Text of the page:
Fire extensively damages historic Co Cork house Vernon Mount
Villa in Douglas appears in World Monuments Fund List of 100 Most Endangered Sites
An 18th century unoccupied neoclassical house in Co Cork has been seriously damaged by an overnight fire.
Seven units of Cork City Fire Brigade together with one unit of Cork County Fire Brigade spent close to ten hours fighting the blaze at Vernon Mount in Douglas on the southside of Cork city before bringing the fire under control early this morning.
Garda technical experts in Cork are this morning due to carry out a forensic examination on the remains to establish the cause of a fire.
The alarm was raised shortly after 9.35pm on Sunday and when fire crews arrived the blaze was well established and it spread through the roof of the unoccupied building at Frankfield in Douglas, causing extensive damage.
Gardaí said they are treating the fire as suspicious and believe the blaze may have been caused by teenagers lighting a bonfire on the property but they are awaiting the results of the forensic examination before deciding what direction their investigation will take.
The property will be examined by a health and safety expert and a Garda technical experts when it is deemed safe for people to enter the building.
Vernon Mount is located on a hill overlooking the South Ring Road and last night gardai closed the inner lane of the west bound carriageway overnight to facilitate fire tenders going to the blaze which was visible across much of the city.
The historic house with its striking curvilinear fronted facade dates from 1784 and had been included in the World Monuments Fund List of 100 Most Endangered Sites after being alerted to the existence of the property and its endangered status by the Irish Georgian Society.
The house, which has panoramic views of the estuary of the River Lee was named after Mount Vernon on the Potomac River, the home of the first President of the United States of America, George Washington.
It was designed by architect, Abraham Hargrave for Cork merchant called Attiwell Hayes, and was passed on to his son, Sir Henry Brown Hayes who became a notorious figure after he was said to have kidnapped a local heiress, Mary Pike, in July 1797.
Brown Hayes brought Ms Pike to Vernon Mount for a fake marriage but she managed to escape and Brown Hayes went on the run. He surrendered after two years and was sentenced to death but the sentence was commuted and he was sent to Botany Bay before being pardoned in 1812.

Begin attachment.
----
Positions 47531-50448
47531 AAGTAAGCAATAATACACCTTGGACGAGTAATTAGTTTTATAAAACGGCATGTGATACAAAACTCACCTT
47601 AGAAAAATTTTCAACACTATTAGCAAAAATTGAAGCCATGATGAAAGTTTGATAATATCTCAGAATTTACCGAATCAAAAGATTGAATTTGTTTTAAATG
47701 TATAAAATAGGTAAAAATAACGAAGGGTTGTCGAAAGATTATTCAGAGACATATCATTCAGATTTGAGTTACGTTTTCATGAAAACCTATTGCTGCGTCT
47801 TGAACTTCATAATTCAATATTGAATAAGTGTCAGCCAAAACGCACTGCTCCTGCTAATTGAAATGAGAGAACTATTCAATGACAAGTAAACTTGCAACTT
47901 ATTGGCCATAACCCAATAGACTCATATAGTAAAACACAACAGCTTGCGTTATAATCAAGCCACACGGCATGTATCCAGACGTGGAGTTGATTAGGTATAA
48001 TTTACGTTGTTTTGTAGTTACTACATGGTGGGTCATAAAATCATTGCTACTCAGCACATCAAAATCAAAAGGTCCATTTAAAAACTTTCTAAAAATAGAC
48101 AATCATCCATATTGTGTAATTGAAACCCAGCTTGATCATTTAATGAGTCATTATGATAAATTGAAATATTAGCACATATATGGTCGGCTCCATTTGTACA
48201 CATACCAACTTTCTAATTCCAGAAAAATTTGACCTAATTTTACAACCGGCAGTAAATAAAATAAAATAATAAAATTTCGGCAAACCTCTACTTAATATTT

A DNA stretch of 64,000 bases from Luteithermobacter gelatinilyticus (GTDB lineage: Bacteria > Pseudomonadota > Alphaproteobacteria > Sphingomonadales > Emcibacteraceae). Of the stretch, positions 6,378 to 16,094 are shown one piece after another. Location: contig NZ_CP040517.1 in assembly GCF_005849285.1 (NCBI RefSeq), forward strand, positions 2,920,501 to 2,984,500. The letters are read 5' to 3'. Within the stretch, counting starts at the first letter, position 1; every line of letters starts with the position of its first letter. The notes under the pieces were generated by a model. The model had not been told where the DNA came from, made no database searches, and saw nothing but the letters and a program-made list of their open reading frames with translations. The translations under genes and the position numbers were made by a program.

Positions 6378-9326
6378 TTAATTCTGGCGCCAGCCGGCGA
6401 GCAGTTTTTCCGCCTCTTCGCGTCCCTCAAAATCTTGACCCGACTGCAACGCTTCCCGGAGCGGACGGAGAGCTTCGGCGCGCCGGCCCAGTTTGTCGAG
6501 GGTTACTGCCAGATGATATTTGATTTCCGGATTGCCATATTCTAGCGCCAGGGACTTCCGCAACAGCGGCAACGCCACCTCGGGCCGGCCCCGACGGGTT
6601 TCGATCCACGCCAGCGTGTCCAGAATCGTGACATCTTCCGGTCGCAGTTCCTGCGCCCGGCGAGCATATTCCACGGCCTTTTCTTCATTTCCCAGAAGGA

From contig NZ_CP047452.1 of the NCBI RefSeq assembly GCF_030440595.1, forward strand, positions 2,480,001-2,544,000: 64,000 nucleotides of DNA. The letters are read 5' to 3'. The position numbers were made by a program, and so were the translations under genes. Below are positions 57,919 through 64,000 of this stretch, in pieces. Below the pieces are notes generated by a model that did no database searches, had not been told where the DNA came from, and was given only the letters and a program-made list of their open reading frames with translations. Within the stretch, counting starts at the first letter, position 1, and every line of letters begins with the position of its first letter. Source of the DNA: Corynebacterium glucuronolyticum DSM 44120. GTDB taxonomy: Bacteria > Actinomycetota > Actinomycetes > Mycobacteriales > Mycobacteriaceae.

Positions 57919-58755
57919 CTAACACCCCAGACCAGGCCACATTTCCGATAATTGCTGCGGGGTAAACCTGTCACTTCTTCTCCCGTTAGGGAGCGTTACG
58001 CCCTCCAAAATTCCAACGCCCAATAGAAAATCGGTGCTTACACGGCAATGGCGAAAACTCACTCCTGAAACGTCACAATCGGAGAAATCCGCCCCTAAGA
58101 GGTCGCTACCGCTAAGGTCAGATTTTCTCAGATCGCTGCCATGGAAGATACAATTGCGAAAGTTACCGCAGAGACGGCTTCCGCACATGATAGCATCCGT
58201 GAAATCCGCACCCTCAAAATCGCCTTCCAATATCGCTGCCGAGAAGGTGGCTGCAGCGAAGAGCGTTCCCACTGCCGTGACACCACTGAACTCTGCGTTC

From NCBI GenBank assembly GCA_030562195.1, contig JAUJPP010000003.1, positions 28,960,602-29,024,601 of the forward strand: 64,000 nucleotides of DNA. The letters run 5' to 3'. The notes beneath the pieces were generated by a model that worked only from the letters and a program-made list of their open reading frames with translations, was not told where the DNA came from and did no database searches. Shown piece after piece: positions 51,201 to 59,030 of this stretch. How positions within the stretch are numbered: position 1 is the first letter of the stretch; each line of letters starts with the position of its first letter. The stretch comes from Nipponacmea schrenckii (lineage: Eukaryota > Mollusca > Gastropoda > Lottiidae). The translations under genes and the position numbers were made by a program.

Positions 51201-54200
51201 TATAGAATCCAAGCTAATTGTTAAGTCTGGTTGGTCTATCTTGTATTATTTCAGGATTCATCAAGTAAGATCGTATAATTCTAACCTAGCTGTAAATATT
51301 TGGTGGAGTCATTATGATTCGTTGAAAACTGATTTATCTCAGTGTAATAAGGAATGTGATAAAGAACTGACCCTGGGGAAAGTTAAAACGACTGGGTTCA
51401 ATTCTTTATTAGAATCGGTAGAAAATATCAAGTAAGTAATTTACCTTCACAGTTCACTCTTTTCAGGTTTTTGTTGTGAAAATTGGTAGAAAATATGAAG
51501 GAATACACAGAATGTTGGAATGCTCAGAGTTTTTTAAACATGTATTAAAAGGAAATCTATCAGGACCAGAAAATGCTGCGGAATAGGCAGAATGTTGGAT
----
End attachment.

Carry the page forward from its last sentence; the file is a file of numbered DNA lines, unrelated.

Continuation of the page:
The house survived the War of Independence and the Civil War when many estate homes in Cork and elsewhere were burned and it remained a family home until it was purchased in 1958 by the Cork and Munster Motorcycle Club who built a motor-cross race track on the parkland.
In 1997, it was bought by developers led by San Diego based IT entrepreneur Jonathon Moss but Cork County Council refused the group planning permission to redevelop the house and build houses/apartments on the site.
Mr Moss remains the principal owner of the house and the motorcycle club leases the grounds. The building fell into disrepair but a local voluntary group, the Grange Frankfield Partnership was formed in 2010 to campaign for the conservation and restoration of Vernon Mount.
Extensive roof repairs were carried out by Cork County Council with grant aid from the Department of Arts, Heritage and the Gaeltacht in 2012 which involved the replacement of 60 per cent of the roof and repair of the remaining 40 per cent.
The house is notable for its curved front, complimented by bows on either side while its interior features include an elegant cantilevered staircase with a neo-classical wrought-iron balustrade, a fine oval first-floor landing with marble Corinthian columns.
The decorative plasterwork, ceiling and wall paintings by Cork artist, Nathaniel Grogan are particularly noteworthy and it is feared that these have been damaged or destroyed in last night’s fire which was visible from many parts of Cork city.